were not ; and I went away hungry from the inhospitable 
board. The hospitality was as cold as the ices. I thought 
that there was no need of ice to freeze them. They talked 
to me of the age of the wine and the fame of the vintage ; 
but I thought of an older, a newer, and purer wine, of a 
more glorious vintage, which they had not got, and could 
not buy. The style, the house and grounds and " entertain 
ment," pass for nothing with me. I called on the king, but 
he made me wait in his hall, and conducted like a man 
incapacitated for hospitality. There was a man in my 
neighbourhood who lived in a hollow tree. His manners 
were truly regal. I should have done better had I called 
on him. 

How long shall we sit in our porticoes practising idle 
and musty virtues, which any work would make imperti 
nent 1 As if one were to begin the day with long-suffering, 
and hire a man to hoe his potatoes ; and in the afternoon 
go forth to practise Christian meekness and charity with 
goodness aforethought ! Consider the China pride and 
stagnant self-complacency of mankind. This generation 
reclines a little to congratulate itself on being the last of 
an illustrious line ; and in Boston and London and Paris 
and Rome, thinking of its long descent, it speaks of its 
progress in art and science and literature with satisfaction. 
There are the Records of the Philosophical Societies, and 


the public Eulogies of Great Men I It is the good Adam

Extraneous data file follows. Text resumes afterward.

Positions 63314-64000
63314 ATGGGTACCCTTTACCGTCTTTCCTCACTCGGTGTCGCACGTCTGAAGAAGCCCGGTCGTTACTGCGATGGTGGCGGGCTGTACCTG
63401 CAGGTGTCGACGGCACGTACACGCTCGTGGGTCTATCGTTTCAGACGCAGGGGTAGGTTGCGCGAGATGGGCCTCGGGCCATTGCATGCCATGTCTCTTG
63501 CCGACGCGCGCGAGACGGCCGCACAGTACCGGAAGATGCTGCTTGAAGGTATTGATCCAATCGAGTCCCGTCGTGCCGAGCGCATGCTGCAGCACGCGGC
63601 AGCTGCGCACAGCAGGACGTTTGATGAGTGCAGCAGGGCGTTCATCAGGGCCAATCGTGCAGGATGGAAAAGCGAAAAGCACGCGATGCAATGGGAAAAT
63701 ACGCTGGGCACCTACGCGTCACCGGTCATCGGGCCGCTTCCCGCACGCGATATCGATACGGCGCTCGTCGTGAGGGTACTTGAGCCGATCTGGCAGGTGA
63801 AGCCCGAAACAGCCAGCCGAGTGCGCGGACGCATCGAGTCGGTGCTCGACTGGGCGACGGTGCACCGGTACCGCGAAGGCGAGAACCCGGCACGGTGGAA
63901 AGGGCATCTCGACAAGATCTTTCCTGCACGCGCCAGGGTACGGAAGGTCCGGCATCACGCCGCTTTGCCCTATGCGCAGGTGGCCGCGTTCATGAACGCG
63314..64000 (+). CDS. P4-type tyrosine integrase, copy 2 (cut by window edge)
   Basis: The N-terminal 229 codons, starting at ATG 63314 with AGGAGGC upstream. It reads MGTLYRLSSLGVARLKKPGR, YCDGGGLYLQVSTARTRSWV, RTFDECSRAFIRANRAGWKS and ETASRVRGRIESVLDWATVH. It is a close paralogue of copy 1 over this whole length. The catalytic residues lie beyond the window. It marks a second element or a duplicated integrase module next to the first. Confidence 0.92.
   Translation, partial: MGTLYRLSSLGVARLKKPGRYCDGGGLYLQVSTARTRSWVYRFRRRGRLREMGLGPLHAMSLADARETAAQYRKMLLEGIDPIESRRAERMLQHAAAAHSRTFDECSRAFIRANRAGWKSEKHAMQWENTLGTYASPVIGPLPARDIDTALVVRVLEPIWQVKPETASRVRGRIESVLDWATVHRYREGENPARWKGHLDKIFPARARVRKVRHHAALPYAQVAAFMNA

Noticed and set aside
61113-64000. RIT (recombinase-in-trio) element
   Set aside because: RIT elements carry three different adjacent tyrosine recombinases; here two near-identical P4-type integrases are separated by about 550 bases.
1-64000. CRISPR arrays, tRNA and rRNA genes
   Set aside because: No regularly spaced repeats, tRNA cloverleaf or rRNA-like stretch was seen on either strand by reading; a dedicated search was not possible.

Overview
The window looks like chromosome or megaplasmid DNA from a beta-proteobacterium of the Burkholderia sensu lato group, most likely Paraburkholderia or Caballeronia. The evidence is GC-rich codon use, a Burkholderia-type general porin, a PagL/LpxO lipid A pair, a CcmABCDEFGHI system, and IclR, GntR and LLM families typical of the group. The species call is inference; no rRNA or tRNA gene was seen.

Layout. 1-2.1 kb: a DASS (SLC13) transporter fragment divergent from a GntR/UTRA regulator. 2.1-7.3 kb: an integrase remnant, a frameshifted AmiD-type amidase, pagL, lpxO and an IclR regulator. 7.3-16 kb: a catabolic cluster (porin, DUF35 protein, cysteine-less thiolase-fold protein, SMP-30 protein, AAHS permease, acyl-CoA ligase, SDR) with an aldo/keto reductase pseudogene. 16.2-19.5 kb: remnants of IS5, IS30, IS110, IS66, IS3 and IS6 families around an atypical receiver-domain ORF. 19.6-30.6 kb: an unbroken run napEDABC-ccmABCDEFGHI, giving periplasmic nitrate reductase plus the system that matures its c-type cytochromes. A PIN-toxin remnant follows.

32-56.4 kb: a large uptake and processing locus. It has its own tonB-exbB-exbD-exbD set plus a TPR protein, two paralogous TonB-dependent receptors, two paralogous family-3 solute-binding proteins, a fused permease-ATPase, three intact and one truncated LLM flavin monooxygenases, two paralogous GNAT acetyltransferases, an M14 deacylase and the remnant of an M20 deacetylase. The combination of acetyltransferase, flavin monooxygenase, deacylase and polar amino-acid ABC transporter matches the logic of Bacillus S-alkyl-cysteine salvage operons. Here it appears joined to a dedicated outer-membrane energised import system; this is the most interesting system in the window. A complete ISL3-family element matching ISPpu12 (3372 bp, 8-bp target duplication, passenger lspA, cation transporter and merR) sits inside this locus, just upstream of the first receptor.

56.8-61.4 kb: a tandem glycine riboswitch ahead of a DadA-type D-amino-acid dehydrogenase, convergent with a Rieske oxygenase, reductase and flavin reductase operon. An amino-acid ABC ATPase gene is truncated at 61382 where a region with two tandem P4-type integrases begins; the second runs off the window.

contemplating his own virtue. " Yes, we have done great 
deeds, and sung divine songs, which shall never die," that 
is, as long as we can remember them. The learned societies 
and great men of Assyria, where are they 1 What youth 
ful philosophers and experimentalists we are ! There is 
not one of my readers who has yet lived a whole human 
life. These may be but the spring months in the life of the 
race. If we have had the seven-years itch, we have not 
seen the seventeen-year locust yet in Concord. We are 
acquainted with a mere pellicle of the globe on which we 
live. Most have not delved six feet beneath the surface, 
nor leaped as many above it. We know not where we are. 
Beside, we are sound asleep nearly half our time. Yet we 
esteem ourselves wise, and have an established order on the 
surface. Truly, we are deep thinkers, we are ambitious 
spirits ! As I stand over the insect crawling amid the pine 
needles on the forest floor, and endeavouring to conceal